We already have vaccines that have been shown to safely and effectively prevent 70% of all cervical cancersMost of us have experienced the devastating and fatal consequences of cancer within our close circle of family and friends. And many of us have asked ourselves—angry and powerless—what more could have been done to prevent the disease. Fortunately, the situation is not always hopeless. Quite the contrary. There are vaccines that have proven effective in preventing infectious diseases associated with certain cancers: for example, vaccines against human papillomavirus (HPV) and hepatitis B infection, two viruses that cause cervical cancer and certain types of liver cancer, respectively.
Infection with HPV is responsible for almost 100% of all cases of cervical cancer. It is a very common and highly contagious sexually transmitted infection. If we can prevent infection with HPV, we can prevent cervical cancer. And we already have vaccines that have been shown to safely and effectively prevent HPV infection, which could therefore prevent 70% of all cervical cancers. The World Health Organisation (WHO) recommends HPV vaccination of all pre-adolescent girls aged 9-13 years. Early vaccination is recommended, before the start of sexual activity, because the vaccines are only effective before the person comes into contact with the virus.
Every year, over 500,000 women worldwide develop cervical cancer. Of these, about 266,000—that is, one every two minutes—die from the disease. Almost 90% of these deaths occur in developing countries, where access to screening programs and treatment is the exception. In those countries, cervical cancer is the leading cause of death from cancer among women, and those affected are typically active women in midlife who play a crucial role in the development of their communities. Thus, the introduction of vaccination against HPV in poor countries with high mortality rates from this disease is a global health priority and a visionary investment that will promote equity, improve women’s health and further development.
266,000 women—that is, one every two minutes—die every year from the disease The governments of the countries most affected, in collaboration with international organisations and agencies such as GAVI (Global Alliance for Vaccines and Immunization) and the WHO, have already started work on speeding up the introduction of the vaccine and negotiating affordable vaccine prices for these countries. However, introducing HPV vaccination in developing countries will present some challenges to their health systems, which are often fragile and resource-poor, shortcomings that may compromise the goal of achieving maximum vaccine coverage. The vaccine is generally administered in schools, which is not a usual venue for vaccination in these areas. Another problem is that many girls drop out of school around the age vaccination is recommended, sometimes to assume family responsibilities.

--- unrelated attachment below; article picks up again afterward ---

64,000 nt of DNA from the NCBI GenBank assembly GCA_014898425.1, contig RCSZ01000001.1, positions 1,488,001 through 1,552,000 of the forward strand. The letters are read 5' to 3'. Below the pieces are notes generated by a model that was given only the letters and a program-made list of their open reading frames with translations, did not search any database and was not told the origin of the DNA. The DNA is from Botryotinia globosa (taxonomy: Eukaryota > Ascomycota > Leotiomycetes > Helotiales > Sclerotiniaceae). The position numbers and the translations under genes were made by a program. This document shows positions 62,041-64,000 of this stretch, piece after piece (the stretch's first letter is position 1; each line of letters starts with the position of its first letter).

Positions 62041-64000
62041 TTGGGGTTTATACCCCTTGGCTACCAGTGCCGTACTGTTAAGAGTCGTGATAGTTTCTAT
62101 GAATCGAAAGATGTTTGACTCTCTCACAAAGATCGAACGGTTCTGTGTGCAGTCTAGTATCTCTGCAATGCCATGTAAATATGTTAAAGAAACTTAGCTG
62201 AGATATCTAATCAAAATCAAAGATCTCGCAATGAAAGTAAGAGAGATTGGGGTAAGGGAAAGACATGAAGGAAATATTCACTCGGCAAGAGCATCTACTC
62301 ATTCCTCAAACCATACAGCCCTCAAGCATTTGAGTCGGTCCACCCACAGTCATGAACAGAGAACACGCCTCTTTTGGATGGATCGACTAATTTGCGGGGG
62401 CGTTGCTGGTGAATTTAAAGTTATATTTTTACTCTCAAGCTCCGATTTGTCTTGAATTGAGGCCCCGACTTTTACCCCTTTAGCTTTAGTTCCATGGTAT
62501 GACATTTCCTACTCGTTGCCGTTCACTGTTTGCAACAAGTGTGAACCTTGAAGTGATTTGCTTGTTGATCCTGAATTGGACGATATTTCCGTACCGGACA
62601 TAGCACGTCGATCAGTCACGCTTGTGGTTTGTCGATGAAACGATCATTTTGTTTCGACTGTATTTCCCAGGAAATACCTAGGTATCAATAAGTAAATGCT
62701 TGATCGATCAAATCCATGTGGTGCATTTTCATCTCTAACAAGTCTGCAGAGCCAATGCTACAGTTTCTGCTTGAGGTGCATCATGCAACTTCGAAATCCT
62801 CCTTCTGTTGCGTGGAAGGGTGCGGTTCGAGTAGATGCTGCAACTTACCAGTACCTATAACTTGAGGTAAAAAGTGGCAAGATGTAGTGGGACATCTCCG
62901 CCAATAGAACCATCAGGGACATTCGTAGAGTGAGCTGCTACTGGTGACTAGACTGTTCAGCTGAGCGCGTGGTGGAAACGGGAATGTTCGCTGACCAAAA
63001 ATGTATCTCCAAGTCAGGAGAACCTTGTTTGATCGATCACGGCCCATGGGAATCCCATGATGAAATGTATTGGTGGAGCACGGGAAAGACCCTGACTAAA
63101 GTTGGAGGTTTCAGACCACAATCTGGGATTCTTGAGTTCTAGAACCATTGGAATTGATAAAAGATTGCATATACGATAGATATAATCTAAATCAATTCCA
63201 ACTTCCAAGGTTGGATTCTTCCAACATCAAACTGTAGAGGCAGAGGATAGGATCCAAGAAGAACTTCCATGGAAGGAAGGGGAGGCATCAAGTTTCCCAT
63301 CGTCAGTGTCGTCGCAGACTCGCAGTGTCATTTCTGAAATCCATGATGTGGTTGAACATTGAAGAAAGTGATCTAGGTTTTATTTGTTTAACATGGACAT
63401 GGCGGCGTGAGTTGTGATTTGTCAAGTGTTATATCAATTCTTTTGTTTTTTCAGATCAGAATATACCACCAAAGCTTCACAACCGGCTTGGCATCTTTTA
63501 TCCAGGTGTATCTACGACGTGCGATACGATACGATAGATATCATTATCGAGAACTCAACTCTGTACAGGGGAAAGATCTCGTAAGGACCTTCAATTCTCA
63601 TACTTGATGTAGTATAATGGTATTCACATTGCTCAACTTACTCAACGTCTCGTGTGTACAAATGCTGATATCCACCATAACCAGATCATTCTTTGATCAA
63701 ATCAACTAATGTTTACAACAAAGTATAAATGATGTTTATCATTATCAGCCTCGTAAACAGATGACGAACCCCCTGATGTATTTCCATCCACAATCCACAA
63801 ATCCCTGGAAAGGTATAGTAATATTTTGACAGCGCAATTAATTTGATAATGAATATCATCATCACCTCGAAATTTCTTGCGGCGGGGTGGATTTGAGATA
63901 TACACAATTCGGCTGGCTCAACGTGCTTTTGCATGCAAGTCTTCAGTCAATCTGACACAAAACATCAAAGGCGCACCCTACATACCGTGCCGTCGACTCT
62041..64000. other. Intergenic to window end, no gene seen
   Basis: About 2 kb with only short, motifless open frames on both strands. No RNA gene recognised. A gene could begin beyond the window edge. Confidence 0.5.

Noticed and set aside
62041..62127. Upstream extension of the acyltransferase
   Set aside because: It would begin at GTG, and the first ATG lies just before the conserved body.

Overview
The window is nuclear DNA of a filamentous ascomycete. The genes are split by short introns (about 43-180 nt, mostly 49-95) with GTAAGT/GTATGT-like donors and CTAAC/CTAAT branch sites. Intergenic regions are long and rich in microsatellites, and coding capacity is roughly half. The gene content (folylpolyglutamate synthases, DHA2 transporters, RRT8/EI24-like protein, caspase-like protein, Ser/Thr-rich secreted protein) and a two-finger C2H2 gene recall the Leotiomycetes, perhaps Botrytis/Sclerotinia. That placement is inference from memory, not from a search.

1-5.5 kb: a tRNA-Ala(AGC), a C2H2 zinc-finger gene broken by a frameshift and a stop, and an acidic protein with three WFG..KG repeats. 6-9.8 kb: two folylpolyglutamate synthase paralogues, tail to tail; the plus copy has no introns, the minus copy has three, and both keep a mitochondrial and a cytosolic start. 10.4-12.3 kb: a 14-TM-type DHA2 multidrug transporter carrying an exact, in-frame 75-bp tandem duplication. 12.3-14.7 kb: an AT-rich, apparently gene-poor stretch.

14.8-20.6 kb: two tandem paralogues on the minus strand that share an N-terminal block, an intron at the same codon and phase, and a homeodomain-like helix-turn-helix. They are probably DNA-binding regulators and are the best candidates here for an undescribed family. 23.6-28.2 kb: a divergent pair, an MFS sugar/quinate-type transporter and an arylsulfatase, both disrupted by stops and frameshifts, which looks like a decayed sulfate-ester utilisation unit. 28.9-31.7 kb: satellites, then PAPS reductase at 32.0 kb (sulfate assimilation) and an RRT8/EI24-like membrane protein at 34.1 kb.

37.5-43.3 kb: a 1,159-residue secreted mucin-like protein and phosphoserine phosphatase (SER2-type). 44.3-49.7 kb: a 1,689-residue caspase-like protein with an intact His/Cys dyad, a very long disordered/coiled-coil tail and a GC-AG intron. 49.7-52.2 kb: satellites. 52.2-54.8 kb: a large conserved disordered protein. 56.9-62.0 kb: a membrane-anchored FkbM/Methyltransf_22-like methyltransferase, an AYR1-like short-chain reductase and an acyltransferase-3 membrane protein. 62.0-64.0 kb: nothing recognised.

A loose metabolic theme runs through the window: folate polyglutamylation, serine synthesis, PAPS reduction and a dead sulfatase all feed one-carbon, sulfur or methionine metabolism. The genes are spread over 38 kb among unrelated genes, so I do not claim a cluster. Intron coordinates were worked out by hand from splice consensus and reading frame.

Adolescence is a critical time of life, when the opportunities that arise and the choices that are made determine the child’s future. In its 2014 annual report, the United Nations Population Fund highlighted that 1.8 billion people in the world today are aged between 10 and 24 years, making this group the largest global youth population ever in the history of the world. Adolescents matter. They matter a lot. And there is no time to lose. Investment in improving the prospects of young people, by introducing the HPV vaccine for example, will ensure them a better future, particularly in countries where health inequities are more pronounced.